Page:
When it comes to diversifying the night-time economy, the plan highlights Paris’s ‘Nuit Blanche’ programme – the city’s annual all-night arts festival. Lord says Greater Manchester should think along the same lines: “If we were in many European cities, like Stockholm, Tallinn or Barcelona, we could go to a gallery or museum late at night and still go for a meal or coffee afterwards.”

He says he has already engaged with a number of cultural organisations to test the potential for a series of ‘later night openings’ and with cafés, shops and restaurants to test the viability of staying open later.

Supporting innovators

Forging partnerships between the public and private sector is at the core of the blueprint, giving entrepreneurs the opportunity to grow businesses. Although there may be cynicism that a Labour politician really wants to support free enterprise, the mayor has not pulled away from backing Lord’s desire to support entrepreneurs and innovators to start, scale or relocate a night-time business to Greater Manchester, as long as they “maintain high standards for both staff and customers, and that workers are supported to have good, healthy jobs, with positive mental health and wellbeing”.

The plan proposes a voluntary Operators’ Standard, developed and supported by night-time operators which are committed to ensuring their employees have a safe, supportive and fair working environment, alongside a business advisory service for those wanting expert advice on starting, scaling or relocating.

The fact that entrepreneurial initiatives have already proved to be successful in turning around struggling areas is another factor in the unity of approach from Lord and Burnham, with Altrincham Market the prime example.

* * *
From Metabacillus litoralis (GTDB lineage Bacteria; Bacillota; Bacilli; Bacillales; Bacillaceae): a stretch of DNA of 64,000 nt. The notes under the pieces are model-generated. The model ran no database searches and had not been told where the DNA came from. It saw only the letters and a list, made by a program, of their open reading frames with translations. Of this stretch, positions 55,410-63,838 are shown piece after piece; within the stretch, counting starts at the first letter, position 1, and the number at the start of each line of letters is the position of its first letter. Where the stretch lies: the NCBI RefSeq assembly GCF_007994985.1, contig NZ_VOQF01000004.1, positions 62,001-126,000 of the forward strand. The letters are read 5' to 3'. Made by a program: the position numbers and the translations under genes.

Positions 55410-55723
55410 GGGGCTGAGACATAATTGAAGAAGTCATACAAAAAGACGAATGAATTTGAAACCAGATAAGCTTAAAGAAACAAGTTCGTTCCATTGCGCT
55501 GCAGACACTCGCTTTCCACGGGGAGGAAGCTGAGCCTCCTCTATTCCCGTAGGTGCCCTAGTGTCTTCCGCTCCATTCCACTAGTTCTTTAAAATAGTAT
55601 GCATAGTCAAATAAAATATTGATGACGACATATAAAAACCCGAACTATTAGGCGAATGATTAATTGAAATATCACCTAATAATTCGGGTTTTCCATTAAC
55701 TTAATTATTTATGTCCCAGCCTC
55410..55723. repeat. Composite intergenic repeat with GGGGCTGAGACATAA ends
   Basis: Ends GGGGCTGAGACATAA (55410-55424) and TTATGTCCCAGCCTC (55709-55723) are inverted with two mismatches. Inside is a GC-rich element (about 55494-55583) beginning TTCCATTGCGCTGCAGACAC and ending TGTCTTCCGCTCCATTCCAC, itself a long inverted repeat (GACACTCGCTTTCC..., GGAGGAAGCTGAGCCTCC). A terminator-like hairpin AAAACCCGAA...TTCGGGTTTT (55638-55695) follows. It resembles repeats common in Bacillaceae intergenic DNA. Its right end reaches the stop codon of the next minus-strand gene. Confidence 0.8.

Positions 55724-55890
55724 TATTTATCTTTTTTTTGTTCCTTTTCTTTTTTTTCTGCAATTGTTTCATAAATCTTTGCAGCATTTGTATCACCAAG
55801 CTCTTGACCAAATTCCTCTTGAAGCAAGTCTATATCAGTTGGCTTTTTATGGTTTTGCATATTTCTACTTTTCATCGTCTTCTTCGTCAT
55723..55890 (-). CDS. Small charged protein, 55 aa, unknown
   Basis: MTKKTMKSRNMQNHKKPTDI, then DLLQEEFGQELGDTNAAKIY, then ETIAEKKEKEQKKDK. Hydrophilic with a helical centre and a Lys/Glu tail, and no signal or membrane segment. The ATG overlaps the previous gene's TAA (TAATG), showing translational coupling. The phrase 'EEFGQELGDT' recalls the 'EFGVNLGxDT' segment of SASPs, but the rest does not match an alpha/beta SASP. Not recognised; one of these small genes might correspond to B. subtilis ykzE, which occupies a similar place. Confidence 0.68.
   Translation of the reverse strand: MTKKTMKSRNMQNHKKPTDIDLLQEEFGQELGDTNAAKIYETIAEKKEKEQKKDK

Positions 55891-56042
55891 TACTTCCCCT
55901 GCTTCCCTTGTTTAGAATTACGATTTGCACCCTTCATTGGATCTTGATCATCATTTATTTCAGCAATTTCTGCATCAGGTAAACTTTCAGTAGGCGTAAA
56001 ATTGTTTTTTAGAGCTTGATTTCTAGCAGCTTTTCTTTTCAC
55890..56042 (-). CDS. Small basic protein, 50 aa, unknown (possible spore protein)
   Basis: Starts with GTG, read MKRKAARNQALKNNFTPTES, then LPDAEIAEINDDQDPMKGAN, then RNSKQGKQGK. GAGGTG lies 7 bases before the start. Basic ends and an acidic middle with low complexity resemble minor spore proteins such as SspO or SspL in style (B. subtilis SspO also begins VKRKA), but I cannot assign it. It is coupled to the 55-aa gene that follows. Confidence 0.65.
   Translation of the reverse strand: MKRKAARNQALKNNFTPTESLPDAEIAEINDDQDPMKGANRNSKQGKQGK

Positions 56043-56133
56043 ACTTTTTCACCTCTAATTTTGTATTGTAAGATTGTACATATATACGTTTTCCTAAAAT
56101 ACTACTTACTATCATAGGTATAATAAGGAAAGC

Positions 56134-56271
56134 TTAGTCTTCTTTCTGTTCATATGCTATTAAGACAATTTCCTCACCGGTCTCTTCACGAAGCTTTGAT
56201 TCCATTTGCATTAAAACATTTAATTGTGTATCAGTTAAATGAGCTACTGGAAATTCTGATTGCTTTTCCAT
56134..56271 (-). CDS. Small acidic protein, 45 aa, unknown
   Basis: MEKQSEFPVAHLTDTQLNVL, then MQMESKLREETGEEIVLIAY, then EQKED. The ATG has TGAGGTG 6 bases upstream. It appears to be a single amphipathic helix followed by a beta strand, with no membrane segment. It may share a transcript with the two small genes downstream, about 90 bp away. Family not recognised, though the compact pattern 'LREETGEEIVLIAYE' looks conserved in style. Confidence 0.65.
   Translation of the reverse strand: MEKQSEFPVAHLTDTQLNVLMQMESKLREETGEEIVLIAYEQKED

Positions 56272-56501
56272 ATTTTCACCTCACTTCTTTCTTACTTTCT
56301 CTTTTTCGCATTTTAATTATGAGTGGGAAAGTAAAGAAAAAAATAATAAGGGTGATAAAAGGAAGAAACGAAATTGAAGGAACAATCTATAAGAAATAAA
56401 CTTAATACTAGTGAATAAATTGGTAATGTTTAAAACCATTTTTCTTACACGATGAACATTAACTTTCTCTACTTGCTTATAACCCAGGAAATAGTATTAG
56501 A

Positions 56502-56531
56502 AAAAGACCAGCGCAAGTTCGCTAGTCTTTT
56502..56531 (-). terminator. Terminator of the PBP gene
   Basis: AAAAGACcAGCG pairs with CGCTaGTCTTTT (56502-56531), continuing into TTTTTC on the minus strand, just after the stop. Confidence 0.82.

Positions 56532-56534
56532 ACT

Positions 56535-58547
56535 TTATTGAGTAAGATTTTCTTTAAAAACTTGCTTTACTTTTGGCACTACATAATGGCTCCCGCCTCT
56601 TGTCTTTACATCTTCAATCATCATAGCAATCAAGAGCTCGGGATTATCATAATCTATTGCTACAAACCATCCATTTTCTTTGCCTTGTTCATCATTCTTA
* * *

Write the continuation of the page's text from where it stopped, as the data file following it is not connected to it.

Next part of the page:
The Altrincham Market effect

In 1998, when the Trafford Centre opened, the impact was felt in town centres across the region. Altrincham, south of the city centre, was one of the worst affected, with among the highest shop vacancy rates in the country. But in eight years, the town has managed to cut the percentage of empty shops from 30% to 9.7%.

This is in no small part thanks to Altrincham Market, a renovation of the town’s Market Hall pioneered by entrepreneur Nick Johnson, who took on the challenge when Trafford Council put the opportunity to run the market out to tender, bringing a variety of local producers together, with food and drink, under one roof to create an offer unlike anything else available in Greater Manchester.

On the back of that success, many high-quality restaurants and bars have opened up around it and at the end of 2018 Altrincham won Best High Street in the UK. The market itself has also won the Observer Food Monthly Best Market Award.

Co-operation is vital

Manchester’s new blueprint can be a model for others. It is focused and not over-ambitious, at least in the number of its objectives, although the big challenge will be to co-ordinate all the parties involved. That’s why pulling off co-operation between public bodies and the business community will be vital. While Sacha Lord has done most of the spadework, much credit has to go to Burnham for taking the lead and being open-minded and realistic enough to let it happen.